COVID-19 vaccine mandates, whether from governments, employers, schools or the restaurant around the corner, are controversial.
Requiring a vaccine to enter a workplace, board a plane or eat at a restaurant is, for some Canadians, a fundamental violation of their individual liberty and autonomy, especially over their bodies. For others, vaccines raise concerns about potential side effects. The majority of Canadians, however, appear to support mandatory vaccinations.
When 2021 began, there was little talk of vaccine mandates. Vaccine mandates began gaining steam over the summer and became widespread in a matter of months.
In Ottawa, Conservative MPs began the first day of the new Parliament in November questioning the House of Commons’ vaccine mandate, which required those working on Parliament Hill to be fully vaccinated or have a medical exemption along with a negative test result.
The extraordinarily rapid introduction of COVID-19 vaccine mandates meant that the usual legislative debates and consultations with stakeholders were absent. Rather, the prime minister and cabinet ministers revealed vaccine rules and regulations at news briefings. A vaccine mandate for federal employees was announced two days before the 2021 federal election was called, making it a wedge issue in the campaign.
Vaccine mandates have become highly politicized, especially in the United States, but also in Canada. It’s not always due to opposition to the substance of the policy, but rather from a perceived lack of legitimacy in the creation of these mandates.
The current vaccine mandates contrast sharply with previous public health campaigns. Efforts to vaccinate against childhood diseases such as mumps, measles and rubella took years — rather than months — to become effective. Campaigns to eradicate cigarette smoking from public spaces took decades to fully come into effect.
Vaccine mandates not uniform
COVID-19 vaccine mandates are not uniform across the country, as the provinces are primarily responsible for making them. Local health units, municipalities, employers and school boards can also implement their own vaccination rules. In the private sector, some employers have vaccine requirements for workers, but others have none at all.
Mandates of any kind are most effective and have the highest take-up when they remain stable and immutable. For instance, we all know we’ll have to pay income tax next year, and we know that won’t change.
Unions have a range of views on mandatory vaccine policies and it remains unclear whether being unvaccinated is, in and of itself, sufficient grounds for being fired. Whether the courts will find all pandemic-related layoffs and terminations to be legal is still far from certain.
Some questions still need answers
One likely flashpoint in 2022 will be exemptions from vaccine mandates. To date, these have received little attention, but it has become increasingly clear that some Canadians have sought and obtained exemptions for reasons other than pre-existing medical conditions.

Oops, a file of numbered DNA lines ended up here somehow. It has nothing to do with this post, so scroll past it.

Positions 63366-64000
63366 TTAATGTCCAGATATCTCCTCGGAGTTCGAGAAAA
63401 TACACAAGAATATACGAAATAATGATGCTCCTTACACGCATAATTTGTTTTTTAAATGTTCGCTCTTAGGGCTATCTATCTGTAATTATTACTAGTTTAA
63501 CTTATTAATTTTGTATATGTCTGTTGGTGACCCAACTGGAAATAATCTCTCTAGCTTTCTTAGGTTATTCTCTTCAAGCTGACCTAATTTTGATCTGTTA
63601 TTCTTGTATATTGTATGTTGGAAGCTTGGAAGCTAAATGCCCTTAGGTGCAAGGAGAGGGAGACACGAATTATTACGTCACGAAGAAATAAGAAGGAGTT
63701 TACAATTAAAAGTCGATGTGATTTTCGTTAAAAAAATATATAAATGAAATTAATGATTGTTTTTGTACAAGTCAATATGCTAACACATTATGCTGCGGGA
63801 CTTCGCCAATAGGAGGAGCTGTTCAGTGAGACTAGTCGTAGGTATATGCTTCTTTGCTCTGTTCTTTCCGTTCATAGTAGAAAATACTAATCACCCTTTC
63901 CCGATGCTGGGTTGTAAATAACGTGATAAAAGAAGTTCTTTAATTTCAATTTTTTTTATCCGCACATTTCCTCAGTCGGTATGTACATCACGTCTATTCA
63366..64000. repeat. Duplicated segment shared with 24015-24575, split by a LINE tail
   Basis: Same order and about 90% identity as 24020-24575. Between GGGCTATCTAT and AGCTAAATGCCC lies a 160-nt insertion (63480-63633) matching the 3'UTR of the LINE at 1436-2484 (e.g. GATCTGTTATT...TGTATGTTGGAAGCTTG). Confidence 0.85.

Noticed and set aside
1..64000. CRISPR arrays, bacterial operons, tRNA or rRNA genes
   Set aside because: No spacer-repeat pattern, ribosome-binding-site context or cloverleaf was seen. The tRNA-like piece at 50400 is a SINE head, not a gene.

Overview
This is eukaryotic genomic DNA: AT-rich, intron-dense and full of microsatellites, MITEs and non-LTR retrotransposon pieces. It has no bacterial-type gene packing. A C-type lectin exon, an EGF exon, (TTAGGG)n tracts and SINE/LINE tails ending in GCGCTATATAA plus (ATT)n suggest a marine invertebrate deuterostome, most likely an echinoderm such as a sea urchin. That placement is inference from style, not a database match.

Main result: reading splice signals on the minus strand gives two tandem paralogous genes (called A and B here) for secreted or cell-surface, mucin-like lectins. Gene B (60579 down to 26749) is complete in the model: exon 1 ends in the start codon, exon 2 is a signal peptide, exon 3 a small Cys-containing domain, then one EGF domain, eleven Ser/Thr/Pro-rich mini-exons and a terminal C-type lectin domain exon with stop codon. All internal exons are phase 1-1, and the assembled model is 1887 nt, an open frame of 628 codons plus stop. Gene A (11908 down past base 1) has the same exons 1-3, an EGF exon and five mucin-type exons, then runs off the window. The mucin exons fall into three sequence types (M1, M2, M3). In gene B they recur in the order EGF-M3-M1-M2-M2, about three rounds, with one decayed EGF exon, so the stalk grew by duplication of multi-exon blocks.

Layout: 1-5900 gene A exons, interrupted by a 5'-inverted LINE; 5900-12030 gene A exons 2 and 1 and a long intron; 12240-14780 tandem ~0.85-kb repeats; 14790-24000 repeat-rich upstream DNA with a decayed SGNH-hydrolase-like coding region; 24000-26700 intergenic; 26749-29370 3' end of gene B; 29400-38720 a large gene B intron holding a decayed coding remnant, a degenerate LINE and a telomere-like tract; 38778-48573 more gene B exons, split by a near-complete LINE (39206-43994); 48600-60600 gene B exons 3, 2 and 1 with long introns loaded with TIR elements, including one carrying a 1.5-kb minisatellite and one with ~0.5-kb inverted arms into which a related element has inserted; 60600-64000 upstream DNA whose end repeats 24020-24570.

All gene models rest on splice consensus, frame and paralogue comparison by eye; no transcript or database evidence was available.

The federal Conservative Party, in particular, is finding it difficult to explain why four of its 119 MPs have claimed exemptions or refused to disclose their immunization status.
The second flashpoint in the new year will be vaccine mandates for children, especially since they are less likely than adults to suffer severe effects from COVID-19. Many surveys suggest parents are more likely to get vaccinated themselves than to allow their children to be immunized.
Vaccination for children ages five to 11 has only recently begun across Canada with larger urban areas showing the most take-up. However, even within the same city, there are dramatic disparities in vaccination rates from one neighbourhood to the next. In Toronto, one-third of the five-to-11 cohort has received a dose in wealthy neighbourhoods, while in poorer areas it’s one in 10.
It’s likely that COVID-19 vaccines for children under the age of five will be available in 2022. This may result in daycares, community centres and kindergartens becoming battle zones between parents who have vaccinated their children and believe others should — and parents who oppose vaccination.
As third doses, or booster shots, become increasingly recommended by public health officials, a further flashpoint might arise between those who have two doses and those who have three. It may be the case that some employers and establishments will begin to require proof of a booster, while others may not. Only time will tell.
Canada will begin 2022 with millions of its residents not vaccinated for a variety of deeply held beliefs, and unlikely to change their views. At the same time, the vast majority of the population will be fully vaccinated, with many in this group holding strong views on a need for widespread vaccination.
In the midst of it all, one thing is clear: the new year will see a stream of political debates, court cases and media stories centred on vaccine mandates and their enforcement. Politicians will be spending a good part of the new year in a continued struggle to balance individual freedom and public well-being.
Thomas Klassen does not work for, consult, own shares in or receive funding from any company or organisation that would benefit from this article, and has disclosed no relevant affiliations beyond their academic appointment.
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This content was originally published by The Conversation. Original publishers retain all rights. It appears here for a limited time before automated archiving. By The Conversation